Over the past decade, virtually every automaker in the world has first introduced an SUV (or two) and more recently a crossover utility vehicle (or two) in an attempt to address every possible market niche. Volkswagen is no exception, although the German brand was a relative latecomer to the party. Its first attempt, the mid-sized but decidedly heavy-weight Touareg was the first entry, and earlier this year VW added a second smaller CUV called the Tiguan. Unlike the Touareg, which was built on an all-new platform shared and co-developed with Porsche, the Tiguan is more closely related to VW's mainstream car models.
When the Tiguan was introduced in Europe at last years Frankfurt Motor Show, VW made a big deal of the fact that it was the only CUV in the world powered exclusively by "charged" engines. Technically this is not true, as the Acura RDX currently has only one powertrain available, a 2.3L turbocharged four-cylinder. Nonetheless, all five of the engines available in the European Tiguan have either turbocharging or both a turbo and supercharging. While Europeans get a choice of four-cylinder engines running on gas or diesel, buyers here in the U.S. are stuck with only the most powerful gas engine, a 200-hp turbocharged and direct-injected unit. Find out what it's like to live with VW's new compact soft-roader after the jump.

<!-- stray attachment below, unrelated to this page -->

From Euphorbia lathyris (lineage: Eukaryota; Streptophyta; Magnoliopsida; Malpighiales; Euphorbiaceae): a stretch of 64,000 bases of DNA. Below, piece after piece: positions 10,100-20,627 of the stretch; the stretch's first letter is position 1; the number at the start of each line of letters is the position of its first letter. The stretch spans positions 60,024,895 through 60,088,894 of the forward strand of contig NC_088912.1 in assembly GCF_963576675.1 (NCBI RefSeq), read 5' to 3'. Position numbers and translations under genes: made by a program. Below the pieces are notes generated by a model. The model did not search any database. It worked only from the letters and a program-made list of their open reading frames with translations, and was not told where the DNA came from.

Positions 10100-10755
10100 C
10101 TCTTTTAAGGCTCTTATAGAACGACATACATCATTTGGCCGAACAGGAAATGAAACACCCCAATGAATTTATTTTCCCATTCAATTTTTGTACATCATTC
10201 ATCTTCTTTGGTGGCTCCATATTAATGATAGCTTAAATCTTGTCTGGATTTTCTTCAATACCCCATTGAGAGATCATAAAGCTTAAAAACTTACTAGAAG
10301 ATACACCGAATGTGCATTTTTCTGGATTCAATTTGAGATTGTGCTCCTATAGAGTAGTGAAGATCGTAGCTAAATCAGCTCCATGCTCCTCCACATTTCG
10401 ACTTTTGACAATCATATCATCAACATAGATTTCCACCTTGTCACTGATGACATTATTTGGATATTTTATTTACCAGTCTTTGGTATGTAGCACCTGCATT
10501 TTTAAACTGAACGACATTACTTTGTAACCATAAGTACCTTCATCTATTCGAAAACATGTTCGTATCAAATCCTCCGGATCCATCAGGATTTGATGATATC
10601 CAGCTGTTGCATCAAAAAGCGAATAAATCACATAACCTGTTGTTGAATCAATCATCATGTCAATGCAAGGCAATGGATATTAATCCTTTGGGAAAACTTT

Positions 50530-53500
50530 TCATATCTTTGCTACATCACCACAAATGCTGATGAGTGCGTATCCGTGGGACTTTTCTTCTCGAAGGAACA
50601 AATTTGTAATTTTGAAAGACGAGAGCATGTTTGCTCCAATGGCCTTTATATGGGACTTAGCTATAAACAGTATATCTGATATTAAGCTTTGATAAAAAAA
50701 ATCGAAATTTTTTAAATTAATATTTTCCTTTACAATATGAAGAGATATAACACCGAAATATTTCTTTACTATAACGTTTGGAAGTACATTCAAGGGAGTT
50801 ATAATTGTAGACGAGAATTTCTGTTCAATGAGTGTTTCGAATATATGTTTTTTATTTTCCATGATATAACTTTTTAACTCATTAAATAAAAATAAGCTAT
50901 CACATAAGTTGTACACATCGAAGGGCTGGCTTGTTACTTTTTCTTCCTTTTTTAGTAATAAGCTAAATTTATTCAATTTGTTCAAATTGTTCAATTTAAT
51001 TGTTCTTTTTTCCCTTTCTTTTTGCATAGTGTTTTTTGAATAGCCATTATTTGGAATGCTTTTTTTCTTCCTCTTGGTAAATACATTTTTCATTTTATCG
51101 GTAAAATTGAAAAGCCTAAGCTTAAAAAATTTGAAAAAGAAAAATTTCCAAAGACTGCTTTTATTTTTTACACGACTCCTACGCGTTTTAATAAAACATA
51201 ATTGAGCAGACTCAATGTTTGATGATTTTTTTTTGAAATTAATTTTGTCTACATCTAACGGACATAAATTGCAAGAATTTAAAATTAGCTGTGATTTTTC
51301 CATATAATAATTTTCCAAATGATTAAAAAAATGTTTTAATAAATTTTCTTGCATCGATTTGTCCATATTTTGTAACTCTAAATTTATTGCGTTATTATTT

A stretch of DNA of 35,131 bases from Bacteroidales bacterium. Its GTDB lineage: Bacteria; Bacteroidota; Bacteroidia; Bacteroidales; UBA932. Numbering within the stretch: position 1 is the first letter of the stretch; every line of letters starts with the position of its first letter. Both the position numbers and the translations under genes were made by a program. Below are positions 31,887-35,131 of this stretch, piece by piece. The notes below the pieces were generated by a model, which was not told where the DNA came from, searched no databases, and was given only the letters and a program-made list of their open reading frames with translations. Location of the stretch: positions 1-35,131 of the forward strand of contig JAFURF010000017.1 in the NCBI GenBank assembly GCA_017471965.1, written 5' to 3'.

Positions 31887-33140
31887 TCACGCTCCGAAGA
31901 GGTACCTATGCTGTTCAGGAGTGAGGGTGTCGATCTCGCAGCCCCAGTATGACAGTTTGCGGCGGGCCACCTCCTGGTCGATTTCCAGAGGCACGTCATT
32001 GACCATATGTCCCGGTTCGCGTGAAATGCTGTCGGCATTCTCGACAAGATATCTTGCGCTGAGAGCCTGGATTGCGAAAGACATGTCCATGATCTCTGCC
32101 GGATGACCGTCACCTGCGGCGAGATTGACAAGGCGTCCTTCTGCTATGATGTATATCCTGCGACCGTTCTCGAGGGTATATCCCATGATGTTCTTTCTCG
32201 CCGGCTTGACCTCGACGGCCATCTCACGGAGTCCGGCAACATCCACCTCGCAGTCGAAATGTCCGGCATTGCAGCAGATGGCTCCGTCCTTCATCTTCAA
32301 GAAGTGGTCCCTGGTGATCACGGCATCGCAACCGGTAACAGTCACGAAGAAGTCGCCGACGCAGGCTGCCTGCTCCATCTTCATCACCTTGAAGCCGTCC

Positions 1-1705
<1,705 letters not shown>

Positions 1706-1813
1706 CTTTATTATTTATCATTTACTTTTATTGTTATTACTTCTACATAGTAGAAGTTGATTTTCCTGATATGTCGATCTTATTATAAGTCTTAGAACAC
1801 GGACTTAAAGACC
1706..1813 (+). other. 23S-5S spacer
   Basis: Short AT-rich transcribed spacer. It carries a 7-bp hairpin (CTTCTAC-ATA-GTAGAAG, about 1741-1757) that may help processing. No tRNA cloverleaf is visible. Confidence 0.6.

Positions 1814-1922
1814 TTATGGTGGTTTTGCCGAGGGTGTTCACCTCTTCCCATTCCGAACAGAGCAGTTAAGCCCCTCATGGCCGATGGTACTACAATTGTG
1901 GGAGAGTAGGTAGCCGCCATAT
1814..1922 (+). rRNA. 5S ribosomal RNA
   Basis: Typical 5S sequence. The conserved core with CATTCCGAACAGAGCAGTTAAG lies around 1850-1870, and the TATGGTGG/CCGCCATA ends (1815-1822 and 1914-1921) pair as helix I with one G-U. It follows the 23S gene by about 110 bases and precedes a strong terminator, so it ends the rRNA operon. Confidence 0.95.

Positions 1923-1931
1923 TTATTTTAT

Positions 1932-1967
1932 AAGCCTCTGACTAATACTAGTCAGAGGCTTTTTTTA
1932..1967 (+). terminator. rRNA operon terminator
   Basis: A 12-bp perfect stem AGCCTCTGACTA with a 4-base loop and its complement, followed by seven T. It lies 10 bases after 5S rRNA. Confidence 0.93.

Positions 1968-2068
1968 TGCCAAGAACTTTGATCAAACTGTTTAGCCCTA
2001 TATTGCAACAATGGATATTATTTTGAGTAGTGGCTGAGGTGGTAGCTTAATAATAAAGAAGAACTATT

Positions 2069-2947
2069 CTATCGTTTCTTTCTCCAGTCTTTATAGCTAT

The Tiguan is a fairly conventional-looking compact crossover. It doesn't have any glaring design flaws that will make you recoil in horror, nor does it have anything all that compelling that will cause you to continue staring. The sides, however, have enough contouring to catch the light and prevent it from looking slab sided. The Tiguan's face, meanwhile, is a clean interpretation of the current VW family appearance and doesn't suffer for lacking the huge swath of chrome below the grille that the Jetta and Passat have.
Perhaps the only real complaint about the Tiguan's appearance is its nose profile. From certain angles the front overhang appears a bit long and ungainly. In comparison to the nearly identically sized Ford Escape, both axles have been shifted rearward under the body. This is likely a result of designing for both lower aerodynamic drag and meeting European pedestrian protection regulations. Since the Escape is not offered in Europe, it doesn't have to meet those requirements and has a more blunt nose. In plan view, the the Tiguan's front corners also have a prominent rear sweep.
On the inside, all the major dimensions are again largely the same as the Escape, but the similarity ends there. Where the Escape's interior motif is in keeping with its big brothers on the truck side of the family, the Tiguan is pure contemporary VW. That means even this entry level Tiguan S has materials that look to be of a higher grade than its price suggests and the layout is generally very good. The audio and climate controls are placed up high in the center where they are readily visible and accessible, and the seats are firm, supportive and comfortable in typical German fashion.
One area where the Tiguan has a big advantage over the Ford is the back seat. The rear seat of the VW has the ability to slide fore-aft and the seat back angle has some adjustability, as well. This allows the rear seat to be used while providing some extra cargo volume in the back. The rear seats can, of course, fold forward 60/40 and the front passenger seat can do the same for extra long cargo.